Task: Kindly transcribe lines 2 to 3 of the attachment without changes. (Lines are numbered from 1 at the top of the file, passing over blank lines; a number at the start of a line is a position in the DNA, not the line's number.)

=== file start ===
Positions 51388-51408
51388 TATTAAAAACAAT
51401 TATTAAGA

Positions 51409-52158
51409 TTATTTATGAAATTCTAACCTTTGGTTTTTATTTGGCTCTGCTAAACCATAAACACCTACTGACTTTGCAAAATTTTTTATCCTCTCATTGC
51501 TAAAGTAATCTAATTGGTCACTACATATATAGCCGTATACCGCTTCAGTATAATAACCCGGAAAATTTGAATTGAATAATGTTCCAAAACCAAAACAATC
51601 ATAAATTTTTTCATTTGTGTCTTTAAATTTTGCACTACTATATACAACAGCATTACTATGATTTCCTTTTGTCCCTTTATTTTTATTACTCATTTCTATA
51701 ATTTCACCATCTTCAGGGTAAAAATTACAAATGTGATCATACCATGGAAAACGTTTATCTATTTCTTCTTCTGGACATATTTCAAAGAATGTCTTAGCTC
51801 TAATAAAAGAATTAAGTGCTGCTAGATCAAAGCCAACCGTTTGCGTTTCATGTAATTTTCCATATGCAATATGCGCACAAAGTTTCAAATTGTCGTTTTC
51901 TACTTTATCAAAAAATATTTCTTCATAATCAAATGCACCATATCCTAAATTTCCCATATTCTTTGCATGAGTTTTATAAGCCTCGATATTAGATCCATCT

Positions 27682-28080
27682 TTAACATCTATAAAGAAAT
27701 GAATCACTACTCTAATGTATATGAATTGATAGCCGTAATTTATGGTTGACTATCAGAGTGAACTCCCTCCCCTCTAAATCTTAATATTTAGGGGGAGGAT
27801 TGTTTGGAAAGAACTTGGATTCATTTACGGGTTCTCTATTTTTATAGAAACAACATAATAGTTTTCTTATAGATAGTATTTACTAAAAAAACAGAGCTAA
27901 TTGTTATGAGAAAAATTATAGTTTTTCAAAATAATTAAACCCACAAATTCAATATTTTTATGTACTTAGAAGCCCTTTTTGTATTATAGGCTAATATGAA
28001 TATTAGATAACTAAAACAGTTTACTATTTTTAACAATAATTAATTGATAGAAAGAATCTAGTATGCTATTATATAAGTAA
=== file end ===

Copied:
51388 TATTAAAAACAAT
51401 TATTAAGA